The Smithsonian Conservation Biology Institute (SCBI) has been a leader in black-footed ferret conservation since a small population of this solitary, nocturnal carnivore was discovered in 1981. SCBI received offspring from the species' surviving 18 individuals and was the first institution to breed black-footed ferrets outside of Wyoming. Faced with a genetic bottleneck, SCBI scientists mitigated threats to the survival of the species by using semen that had been cryopreserved for 10 to 20 years to artificially inseminate live female ferrets.
The SCBI team, including David Wildt, Paul Marinari and JoGayle Howard, as well as partners from U.S. Fish and Wildlife Service (USFWS), Lincoln Park Zoo, Louisville Zoological Garden, Cheyenne Mountain Zoo, Phoenix Zoo and Toronto Zoo, found they could meet the need to increase the number of black-footed ferrets born in human care while enhancing genetic diversity within the species. The work was published Aug. 13 in the Animal Conservation paper "Recovery of Gene Diversity Using Long-Term Cryopreserved Spermatozoa and Artificial Insemination in the Endangered Black-Footed Ferret."
“Our study is the first to provide empirical evidence that artificial insemination with long-stored spermatozoa is not only possible but also beneficial to the genetic diversity of an endangered species,” said David Wildt, senior scientist and head of the Center for Species Survival at SCBI. "What we've done here with the black-footed ferret is an excellent example of how sperm preservation can benefit species recovery programs."
USFWS developed and oversees the Black-Footed Ferret Recovery Program. The Association of Zoos and Aquariums' Species Survival Plan manages the black-footed ferret breeding program at ex situ facilities with a breeding population composed of about 300 animals. For this study, all the males were managed either at SCBI or at the USFWS National Black-Footed Ferret Conservation Center. Scientists collected semen samples from adult black-footed ferrets that ranged in age from 1 to 6 years old. All females were solely managed at SCBI.
Initially, scientists used fresh semen to artificially inseminate females who failed to naturally mate with males, resulting in 135 kits. With just a few founders to rebuild an entire species, early managers of the black-footed ferret recovery program knew that genetic diversity would be lost. Loss of genetic variation can lead to increased sperm malformation and lower success of pregnancy over time. Researchers, led by black-footed ferret Reproduction Advisor Rachel Santymire of the Lincoln Park Zoo, routinely collected and preserved black-footed ferret semen for later use as part of standard operating procedures.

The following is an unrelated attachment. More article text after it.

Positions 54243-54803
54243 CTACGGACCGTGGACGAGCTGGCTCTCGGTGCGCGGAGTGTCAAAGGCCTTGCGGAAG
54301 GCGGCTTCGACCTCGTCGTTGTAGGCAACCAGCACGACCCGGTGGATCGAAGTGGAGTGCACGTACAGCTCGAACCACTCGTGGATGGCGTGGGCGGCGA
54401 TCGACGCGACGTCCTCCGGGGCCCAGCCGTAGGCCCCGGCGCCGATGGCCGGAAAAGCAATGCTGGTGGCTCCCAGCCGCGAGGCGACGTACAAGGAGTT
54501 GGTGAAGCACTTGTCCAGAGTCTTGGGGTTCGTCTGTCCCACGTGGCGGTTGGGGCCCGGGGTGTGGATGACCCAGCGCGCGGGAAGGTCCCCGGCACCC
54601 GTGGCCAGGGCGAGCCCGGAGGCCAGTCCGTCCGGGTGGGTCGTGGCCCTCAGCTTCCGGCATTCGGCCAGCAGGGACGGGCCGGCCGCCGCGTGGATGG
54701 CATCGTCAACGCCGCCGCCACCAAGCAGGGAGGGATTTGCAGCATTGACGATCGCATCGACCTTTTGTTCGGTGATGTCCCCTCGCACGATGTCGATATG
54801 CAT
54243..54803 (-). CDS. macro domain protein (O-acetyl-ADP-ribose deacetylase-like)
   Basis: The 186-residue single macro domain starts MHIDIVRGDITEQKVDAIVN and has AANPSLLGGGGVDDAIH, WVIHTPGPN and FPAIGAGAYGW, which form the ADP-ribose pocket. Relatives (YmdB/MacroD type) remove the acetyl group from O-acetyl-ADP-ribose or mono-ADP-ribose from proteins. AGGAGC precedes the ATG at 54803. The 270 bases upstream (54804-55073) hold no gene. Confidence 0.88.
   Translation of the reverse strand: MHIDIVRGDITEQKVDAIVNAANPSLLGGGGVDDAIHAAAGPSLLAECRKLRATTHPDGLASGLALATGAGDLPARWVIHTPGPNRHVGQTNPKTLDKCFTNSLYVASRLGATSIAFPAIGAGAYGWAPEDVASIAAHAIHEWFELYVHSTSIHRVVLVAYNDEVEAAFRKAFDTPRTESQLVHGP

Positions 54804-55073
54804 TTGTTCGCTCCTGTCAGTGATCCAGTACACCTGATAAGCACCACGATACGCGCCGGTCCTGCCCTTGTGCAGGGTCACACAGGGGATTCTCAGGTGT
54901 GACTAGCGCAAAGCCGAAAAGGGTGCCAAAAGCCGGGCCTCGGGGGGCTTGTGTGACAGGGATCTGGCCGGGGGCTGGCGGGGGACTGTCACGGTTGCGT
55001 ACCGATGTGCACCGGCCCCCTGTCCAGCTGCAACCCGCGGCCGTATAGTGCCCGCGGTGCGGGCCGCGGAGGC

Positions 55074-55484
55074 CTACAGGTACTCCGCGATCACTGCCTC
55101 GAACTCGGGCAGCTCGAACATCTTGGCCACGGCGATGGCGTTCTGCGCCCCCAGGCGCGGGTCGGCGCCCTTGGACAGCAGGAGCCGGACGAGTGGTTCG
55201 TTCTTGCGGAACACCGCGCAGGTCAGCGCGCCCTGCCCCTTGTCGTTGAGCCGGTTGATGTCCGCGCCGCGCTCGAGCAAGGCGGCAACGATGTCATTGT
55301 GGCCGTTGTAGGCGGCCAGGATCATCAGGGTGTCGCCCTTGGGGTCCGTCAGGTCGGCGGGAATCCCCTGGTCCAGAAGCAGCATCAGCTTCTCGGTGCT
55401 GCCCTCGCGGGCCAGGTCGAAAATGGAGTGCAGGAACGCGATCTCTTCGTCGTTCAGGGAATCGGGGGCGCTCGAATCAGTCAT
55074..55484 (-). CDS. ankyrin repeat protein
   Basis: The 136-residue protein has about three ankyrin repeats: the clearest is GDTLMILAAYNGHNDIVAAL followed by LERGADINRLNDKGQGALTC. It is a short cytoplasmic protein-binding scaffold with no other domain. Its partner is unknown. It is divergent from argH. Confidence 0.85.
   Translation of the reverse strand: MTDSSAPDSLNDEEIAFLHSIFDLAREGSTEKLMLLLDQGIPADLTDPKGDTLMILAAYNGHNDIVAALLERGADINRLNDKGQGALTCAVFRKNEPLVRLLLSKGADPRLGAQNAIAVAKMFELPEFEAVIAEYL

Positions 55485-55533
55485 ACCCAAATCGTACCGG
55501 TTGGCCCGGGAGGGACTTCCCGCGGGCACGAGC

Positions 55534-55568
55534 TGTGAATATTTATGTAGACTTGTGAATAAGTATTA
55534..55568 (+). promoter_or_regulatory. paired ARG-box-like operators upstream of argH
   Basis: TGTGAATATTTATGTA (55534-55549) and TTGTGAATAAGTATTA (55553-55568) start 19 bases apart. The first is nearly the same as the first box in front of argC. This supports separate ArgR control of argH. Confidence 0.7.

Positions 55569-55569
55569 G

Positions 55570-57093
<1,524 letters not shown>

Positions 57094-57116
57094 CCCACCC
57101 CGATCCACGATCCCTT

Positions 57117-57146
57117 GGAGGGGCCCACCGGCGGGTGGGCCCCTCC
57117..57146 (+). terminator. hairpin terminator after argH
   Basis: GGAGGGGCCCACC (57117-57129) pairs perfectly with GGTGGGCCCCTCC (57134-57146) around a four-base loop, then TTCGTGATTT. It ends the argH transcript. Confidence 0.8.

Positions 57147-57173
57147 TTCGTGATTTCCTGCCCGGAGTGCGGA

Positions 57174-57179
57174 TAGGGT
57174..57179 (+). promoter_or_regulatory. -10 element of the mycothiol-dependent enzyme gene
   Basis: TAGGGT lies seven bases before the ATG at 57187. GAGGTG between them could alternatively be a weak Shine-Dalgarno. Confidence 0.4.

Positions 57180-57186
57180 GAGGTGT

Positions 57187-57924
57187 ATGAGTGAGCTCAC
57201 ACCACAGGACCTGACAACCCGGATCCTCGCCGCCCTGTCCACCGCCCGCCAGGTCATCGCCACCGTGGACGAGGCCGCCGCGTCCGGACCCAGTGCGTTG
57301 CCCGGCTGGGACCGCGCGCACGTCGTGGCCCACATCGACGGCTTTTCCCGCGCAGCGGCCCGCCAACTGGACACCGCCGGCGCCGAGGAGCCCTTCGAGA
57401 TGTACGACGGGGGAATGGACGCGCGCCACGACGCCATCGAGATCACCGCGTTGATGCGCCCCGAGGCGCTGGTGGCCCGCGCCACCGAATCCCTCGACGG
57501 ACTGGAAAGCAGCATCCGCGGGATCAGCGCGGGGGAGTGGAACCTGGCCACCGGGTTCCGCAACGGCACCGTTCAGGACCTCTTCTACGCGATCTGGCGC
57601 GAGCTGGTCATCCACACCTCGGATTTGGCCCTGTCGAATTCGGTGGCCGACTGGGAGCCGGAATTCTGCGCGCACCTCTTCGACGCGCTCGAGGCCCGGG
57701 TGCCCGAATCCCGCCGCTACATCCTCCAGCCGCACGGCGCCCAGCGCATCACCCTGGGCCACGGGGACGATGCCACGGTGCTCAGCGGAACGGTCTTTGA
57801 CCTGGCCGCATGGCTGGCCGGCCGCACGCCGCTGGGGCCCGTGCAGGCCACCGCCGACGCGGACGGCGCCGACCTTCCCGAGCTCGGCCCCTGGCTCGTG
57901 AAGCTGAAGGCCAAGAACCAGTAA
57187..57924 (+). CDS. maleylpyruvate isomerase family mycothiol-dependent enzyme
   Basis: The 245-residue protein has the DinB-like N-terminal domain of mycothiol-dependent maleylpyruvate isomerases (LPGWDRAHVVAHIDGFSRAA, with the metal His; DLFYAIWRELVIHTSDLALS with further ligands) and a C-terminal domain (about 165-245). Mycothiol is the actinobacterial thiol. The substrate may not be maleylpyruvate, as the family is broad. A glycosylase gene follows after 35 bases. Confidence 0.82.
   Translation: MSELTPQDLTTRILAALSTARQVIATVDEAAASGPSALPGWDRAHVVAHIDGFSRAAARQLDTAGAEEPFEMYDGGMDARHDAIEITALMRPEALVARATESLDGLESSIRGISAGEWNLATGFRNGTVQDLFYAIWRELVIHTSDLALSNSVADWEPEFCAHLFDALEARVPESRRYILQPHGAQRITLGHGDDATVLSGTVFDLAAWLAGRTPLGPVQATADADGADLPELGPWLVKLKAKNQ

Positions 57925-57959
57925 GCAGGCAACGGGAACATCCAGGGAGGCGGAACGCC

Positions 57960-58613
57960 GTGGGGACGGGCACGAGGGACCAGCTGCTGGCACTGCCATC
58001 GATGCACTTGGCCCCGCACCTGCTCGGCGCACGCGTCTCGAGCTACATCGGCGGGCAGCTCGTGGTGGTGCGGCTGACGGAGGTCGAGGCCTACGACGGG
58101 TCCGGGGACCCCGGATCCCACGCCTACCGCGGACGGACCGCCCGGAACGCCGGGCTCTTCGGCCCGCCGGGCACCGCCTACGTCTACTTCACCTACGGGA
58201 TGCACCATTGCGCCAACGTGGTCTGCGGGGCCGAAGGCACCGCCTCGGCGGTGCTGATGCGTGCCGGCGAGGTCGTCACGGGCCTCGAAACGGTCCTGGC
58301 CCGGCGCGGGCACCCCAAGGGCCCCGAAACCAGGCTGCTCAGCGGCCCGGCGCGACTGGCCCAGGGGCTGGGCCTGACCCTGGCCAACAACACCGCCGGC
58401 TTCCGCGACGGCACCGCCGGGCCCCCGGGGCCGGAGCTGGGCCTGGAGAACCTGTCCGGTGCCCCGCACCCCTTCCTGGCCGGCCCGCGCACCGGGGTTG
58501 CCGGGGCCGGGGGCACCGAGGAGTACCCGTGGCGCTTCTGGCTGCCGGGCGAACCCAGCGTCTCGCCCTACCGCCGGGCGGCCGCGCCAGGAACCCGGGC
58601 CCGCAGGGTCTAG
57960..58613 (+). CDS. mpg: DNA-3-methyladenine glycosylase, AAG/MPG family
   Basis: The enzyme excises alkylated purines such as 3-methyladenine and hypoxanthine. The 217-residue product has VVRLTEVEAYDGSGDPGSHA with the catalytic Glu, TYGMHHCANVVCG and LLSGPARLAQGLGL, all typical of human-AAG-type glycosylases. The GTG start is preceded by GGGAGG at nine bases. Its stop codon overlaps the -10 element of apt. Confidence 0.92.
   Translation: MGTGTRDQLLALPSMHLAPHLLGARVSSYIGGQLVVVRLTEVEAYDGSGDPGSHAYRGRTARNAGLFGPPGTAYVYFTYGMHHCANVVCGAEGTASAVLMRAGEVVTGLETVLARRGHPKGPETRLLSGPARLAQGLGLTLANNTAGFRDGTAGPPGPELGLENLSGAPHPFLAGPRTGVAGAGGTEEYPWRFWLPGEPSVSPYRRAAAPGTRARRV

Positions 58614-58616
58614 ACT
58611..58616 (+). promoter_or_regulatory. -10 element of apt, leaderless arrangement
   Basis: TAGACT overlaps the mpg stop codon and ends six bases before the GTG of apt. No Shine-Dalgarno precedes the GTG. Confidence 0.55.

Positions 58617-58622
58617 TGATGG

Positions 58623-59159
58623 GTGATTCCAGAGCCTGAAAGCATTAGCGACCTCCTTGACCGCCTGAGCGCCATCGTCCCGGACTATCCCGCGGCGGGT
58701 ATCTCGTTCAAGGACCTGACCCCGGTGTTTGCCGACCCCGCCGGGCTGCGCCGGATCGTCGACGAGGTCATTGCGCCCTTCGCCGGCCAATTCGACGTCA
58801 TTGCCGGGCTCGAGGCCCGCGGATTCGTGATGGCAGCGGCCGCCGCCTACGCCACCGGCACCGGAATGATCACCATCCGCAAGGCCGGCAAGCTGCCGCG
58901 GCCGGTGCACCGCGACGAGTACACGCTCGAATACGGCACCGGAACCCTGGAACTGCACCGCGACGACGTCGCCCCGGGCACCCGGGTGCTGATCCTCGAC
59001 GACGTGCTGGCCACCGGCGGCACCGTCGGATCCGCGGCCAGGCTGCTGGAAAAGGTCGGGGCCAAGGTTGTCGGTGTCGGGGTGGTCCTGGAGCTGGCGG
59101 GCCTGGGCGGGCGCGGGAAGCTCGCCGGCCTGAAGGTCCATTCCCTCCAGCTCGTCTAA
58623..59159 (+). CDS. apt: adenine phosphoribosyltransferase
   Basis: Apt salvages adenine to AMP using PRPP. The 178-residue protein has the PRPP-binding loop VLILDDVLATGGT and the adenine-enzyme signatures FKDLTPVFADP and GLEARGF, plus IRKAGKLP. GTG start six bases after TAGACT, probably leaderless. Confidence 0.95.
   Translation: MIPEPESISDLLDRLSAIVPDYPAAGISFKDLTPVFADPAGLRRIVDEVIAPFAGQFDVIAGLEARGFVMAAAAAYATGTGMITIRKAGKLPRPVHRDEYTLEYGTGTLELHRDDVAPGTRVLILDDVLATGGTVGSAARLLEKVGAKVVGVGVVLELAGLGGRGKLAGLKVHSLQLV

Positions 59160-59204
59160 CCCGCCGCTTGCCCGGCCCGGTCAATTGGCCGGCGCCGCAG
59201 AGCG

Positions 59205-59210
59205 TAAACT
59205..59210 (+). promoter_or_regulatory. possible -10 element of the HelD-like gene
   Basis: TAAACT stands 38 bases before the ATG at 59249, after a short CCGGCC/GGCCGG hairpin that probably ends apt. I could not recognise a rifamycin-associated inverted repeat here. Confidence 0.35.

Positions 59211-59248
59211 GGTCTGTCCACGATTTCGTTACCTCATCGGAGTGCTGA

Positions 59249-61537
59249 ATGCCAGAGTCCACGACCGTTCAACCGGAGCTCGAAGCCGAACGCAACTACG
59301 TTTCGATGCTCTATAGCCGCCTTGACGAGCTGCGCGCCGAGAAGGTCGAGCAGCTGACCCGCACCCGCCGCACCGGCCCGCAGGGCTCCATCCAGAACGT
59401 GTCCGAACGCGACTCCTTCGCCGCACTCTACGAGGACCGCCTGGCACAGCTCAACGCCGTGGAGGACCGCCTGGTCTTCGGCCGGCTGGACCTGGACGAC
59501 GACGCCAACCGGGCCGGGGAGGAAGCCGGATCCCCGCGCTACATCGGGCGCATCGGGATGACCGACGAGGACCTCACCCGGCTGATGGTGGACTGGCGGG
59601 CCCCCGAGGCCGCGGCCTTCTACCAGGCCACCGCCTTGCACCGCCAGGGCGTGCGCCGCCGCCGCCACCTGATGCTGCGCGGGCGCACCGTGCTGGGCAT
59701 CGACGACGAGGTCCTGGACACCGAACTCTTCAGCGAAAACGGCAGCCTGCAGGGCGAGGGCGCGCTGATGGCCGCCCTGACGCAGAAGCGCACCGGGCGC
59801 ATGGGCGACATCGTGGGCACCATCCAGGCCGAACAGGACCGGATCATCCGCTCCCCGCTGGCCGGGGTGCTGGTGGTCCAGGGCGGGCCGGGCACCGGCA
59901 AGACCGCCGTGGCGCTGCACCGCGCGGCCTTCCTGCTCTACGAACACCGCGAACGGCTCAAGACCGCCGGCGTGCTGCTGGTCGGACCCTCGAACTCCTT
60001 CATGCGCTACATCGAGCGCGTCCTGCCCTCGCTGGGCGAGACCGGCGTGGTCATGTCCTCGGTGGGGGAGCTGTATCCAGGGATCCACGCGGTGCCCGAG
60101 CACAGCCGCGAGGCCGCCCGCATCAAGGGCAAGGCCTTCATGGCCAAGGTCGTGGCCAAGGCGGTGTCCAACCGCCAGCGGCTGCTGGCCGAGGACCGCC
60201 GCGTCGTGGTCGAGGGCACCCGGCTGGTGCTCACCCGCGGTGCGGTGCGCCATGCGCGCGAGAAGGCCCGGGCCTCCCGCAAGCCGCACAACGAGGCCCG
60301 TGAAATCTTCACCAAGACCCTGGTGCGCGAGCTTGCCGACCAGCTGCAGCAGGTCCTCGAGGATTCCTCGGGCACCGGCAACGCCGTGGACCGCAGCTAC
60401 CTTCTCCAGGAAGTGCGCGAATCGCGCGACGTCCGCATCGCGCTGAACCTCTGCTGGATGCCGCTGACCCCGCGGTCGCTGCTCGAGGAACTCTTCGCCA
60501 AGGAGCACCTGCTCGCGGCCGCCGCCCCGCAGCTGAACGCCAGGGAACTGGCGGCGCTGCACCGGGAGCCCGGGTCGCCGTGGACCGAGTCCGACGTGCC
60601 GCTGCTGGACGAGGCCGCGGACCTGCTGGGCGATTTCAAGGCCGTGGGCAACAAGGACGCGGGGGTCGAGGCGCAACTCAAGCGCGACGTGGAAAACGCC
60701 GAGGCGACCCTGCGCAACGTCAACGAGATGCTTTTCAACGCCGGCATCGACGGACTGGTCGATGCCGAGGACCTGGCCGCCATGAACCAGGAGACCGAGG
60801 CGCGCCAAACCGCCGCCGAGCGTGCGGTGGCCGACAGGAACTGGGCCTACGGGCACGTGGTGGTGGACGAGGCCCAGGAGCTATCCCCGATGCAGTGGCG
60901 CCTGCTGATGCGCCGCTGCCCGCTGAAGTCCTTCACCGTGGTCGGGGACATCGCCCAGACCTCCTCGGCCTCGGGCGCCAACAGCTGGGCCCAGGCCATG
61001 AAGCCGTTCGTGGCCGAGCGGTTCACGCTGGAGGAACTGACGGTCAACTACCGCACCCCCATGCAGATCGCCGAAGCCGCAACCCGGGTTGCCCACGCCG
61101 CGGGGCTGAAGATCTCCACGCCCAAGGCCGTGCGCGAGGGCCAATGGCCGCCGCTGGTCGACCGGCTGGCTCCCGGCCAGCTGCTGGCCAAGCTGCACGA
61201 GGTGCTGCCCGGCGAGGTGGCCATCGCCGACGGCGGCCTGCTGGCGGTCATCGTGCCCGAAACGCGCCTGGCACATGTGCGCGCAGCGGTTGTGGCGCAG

SCBI maintains the only genome resource bank for black-footed ferrets that preserves frozen semen from genetically valuable males, thereby extending their reproductive life. Zoo scientists use this semen for artificial insemination (AI) to maintain and enhance genetic diversity by infusing underrepresented genes into the population at strategic times.
SCBI was the first institution to develop a successful laparoscopic artificial insemination technique for black-footed ferrets. Females are induced ovulators, which means that mating causes the ovary to release its eggs. SCBI researchers developed a hormone treatment that artificially causes ovulation to occur. Scientists then deposited the male's fresh or frozen-thawed sperm directly into the female's uterus. Animal care staff closely monitored potentially pregnant females by taking weight measurements and remotely monitoring the nest boxes via closed-circuit cameras.
During the 2008 breeding season, SCBI scientists used semen samples from four male black-footed ferret donors that had been frozen for 10 years. Black-footed ferret Population Advisor Colleen Lynch of Riverbanks Zoo and Garden conducted population genetic analysis to select pairings of deceased sperm donors with living females based on several genetic metrics, including mean kinship of the parents and inbreeding coefficients of potential offspring to maximize the genetic benefit of successful pairings. Two became pregnant and gave birth to two kits. In the years that followed, subsequent AIs incorporated semen that had been cryopreserved up to 20 years, also resulting in successful pregnancies. Six of the eight kits produced 32 offspring and grand offspring by natural mating. More significantly, researchers found that incorporating these individuals into the population enhanced overall genetic diversity and lowered measures of inbreeding over time.
“Our findings show how important it is to bank sperm and other biomaterials from rare and endangered animal species over time," said Paul Marinari, senior curator at SCBI. "These ‘snapshots' of biodiversity could be invaluable to future animal conservation efforts, which is why we must make every effort to collect, store and study these materials now."
Headquartered in Front Royal, Va., SCBI facilitates and promotes veterinary and reproductive research as well as conservation ecology programs based at Front Royal, the National Zoo and at field research stations and training sites worldwide. Its scientists are leaders in applying advanced biomedical approaches, including assisted reproductive technologies and germplasm cryopreservation, for enhancing the demographic and genetic diversity of endangered species. SCBI scientists train students to become leaders in the conservation field. The National Zoo and Conservation Biology Institute is a part of the Smithsonian Institution, the world's largest museum and research complex.